Revel suspends service in New York after second death in less than two weeks

Revel suspended its electric moped service in New York City on Tuesday following a second death on its electric vehicles in 11 days.

Revel suspended its electric moped service in New York City on Tuesday following a second death on its electric vehicles in 11 days.

"We're reviewing and strengthening our rider accountability and safety measures and communicating with city officials, and we look forward to serving you again in the near future," Revel tweeted Tuesday. The startup did not immediately respond to a request for further comment.

Jeremy Malave, 32, was riding a Revel moped on Woodhaven Boulevard in Queens early Tuesday morning when he struck a light pole on a median, according to New York police.

Officers said they found Malave lying on the road with a severe head trauma. He was pronounced dead at the hospital.

Malave's death comes fewer than two weeks after Nina Kapur, 26, fell off a Revel and was killed in Brooklyn, where Revel is based. An investigation into Kapur's death is ongoing.

New York Mayor Bill de Blasio said Tuesday morning that recent injuries and deaths on Revel scooters were "an unacceptable state of affairs." The city will not allow Revel to reopen unless it can do so safely, he added.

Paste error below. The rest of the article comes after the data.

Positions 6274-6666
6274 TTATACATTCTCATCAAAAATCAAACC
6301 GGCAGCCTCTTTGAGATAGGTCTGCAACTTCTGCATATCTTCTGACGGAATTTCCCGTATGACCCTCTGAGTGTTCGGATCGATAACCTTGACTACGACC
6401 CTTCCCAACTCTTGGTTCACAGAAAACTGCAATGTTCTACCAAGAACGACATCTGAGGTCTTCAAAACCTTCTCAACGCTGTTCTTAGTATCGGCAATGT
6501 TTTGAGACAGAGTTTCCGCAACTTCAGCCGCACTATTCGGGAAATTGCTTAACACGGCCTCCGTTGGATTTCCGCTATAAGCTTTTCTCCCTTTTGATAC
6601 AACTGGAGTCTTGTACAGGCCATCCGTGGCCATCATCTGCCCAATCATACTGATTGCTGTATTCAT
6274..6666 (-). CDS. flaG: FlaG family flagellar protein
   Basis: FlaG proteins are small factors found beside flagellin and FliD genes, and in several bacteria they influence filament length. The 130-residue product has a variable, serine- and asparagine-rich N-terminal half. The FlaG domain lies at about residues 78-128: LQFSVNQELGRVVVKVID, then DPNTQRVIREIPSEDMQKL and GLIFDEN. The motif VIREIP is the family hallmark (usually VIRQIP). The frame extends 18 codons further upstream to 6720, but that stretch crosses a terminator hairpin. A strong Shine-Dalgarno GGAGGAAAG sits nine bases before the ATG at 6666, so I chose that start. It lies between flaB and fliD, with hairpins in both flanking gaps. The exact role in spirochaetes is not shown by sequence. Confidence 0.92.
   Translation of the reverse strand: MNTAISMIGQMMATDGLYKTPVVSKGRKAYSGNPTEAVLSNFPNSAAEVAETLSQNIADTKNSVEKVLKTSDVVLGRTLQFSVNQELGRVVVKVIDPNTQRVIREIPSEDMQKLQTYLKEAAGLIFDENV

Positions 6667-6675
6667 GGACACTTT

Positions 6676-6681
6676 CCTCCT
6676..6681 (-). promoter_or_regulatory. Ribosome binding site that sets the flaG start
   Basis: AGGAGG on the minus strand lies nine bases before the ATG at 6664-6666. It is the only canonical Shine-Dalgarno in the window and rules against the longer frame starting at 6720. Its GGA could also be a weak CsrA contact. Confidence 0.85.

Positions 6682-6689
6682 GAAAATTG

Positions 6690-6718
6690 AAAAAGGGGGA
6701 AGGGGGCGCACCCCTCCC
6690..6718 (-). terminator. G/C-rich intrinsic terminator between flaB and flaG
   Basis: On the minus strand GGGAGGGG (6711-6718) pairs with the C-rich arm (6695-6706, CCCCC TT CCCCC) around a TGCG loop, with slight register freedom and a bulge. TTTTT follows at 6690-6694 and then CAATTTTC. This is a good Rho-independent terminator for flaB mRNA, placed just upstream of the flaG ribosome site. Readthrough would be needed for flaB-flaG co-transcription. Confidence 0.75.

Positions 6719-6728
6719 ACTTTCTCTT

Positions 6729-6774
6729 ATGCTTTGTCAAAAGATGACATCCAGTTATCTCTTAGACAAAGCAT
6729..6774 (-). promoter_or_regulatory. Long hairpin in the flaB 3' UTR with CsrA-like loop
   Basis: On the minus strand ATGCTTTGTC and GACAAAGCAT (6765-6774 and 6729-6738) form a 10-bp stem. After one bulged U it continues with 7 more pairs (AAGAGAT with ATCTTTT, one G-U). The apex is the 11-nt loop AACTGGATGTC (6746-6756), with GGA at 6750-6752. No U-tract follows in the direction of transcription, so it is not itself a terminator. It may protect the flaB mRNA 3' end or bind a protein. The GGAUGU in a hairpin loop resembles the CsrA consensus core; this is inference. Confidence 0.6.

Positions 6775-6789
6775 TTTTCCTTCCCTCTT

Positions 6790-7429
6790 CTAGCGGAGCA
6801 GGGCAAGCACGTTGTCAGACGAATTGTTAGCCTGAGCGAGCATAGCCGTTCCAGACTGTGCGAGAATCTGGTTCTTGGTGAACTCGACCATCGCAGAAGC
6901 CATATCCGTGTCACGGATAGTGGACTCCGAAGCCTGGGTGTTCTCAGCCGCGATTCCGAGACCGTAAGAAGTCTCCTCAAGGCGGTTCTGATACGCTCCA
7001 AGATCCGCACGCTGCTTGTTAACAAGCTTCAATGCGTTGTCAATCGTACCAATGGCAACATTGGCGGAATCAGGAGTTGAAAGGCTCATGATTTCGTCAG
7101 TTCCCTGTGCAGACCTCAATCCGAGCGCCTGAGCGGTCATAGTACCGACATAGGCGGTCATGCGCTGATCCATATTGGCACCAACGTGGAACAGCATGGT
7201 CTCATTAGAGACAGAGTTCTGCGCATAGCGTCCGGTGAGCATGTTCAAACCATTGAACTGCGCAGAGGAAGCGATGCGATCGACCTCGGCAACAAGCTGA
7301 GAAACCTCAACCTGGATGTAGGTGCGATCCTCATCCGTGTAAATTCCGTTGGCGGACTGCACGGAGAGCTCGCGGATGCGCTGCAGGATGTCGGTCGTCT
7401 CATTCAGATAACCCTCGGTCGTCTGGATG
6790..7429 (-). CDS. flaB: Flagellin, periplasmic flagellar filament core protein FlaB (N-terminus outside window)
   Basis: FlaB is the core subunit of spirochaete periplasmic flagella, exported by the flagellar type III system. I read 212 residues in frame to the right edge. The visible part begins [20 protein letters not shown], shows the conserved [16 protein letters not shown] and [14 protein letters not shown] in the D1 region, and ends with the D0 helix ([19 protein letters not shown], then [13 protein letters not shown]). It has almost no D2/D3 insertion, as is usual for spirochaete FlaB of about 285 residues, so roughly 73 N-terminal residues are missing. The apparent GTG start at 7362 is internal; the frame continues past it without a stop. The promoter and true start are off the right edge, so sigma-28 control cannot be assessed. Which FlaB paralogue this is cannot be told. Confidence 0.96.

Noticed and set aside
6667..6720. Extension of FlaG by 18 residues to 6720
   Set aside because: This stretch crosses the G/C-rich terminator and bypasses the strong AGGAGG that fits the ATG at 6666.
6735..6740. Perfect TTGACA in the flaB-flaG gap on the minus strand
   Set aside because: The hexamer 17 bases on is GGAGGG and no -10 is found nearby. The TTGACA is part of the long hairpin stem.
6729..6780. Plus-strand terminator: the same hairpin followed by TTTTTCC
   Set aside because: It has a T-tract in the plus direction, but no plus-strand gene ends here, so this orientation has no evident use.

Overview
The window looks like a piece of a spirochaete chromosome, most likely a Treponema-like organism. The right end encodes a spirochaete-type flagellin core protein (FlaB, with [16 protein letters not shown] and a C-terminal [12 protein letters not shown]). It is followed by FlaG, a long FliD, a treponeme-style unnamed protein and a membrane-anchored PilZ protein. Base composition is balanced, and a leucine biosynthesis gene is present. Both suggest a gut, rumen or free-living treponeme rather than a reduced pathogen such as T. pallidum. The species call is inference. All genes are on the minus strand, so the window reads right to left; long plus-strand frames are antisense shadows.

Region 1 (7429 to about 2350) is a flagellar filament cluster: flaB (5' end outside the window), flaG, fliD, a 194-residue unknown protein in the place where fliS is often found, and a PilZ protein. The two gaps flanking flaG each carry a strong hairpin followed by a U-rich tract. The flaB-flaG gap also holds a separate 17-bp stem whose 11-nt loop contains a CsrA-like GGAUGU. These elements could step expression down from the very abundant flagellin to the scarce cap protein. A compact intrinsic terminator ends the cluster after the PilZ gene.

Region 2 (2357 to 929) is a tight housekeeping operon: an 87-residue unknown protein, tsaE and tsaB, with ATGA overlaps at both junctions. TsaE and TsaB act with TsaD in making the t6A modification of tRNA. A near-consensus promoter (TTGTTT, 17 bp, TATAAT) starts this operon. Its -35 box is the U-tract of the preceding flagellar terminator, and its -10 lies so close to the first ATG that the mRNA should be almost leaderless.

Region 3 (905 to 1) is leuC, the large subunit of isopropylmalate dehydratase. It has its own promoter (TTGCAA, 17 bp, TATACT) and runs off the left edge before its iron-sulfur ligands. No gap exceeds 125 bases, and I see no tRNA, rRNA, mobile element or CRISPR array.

Revel had expanded its service in New York this year and been popular with people seeking alternatives to public transportation during the pandemic. Revel's mopeds are also available in Washington DC, Miami, Austin and Oakland. It plans to launch in San Francisco next month.

But the mopeds have been criticized recently over safety concerns. Health officials at St. Barnabas Hospital in the Bronx told CNN Business they've seen an uptick in emergency room visits from Revel crashes since the second half of May.

Revel offers two helmets that riders are supposed to use. Malave was wearing a helmet but Kapur was not, according to New York poilce. New riders are required to say that they've watched a 3-minute-18-second how-to video from Revel. Revel has periodically offered in-person training classes in markets, but they aren't required to use the mopeds.

Many Revel riders have been criticized for bad etiquette and rule-breaking. Revel emailed its New York riders this summer and said it had suspended 1,000 riders in New York City for violating its rules.

CNN's Kristina Sgueglia contributed to this report.

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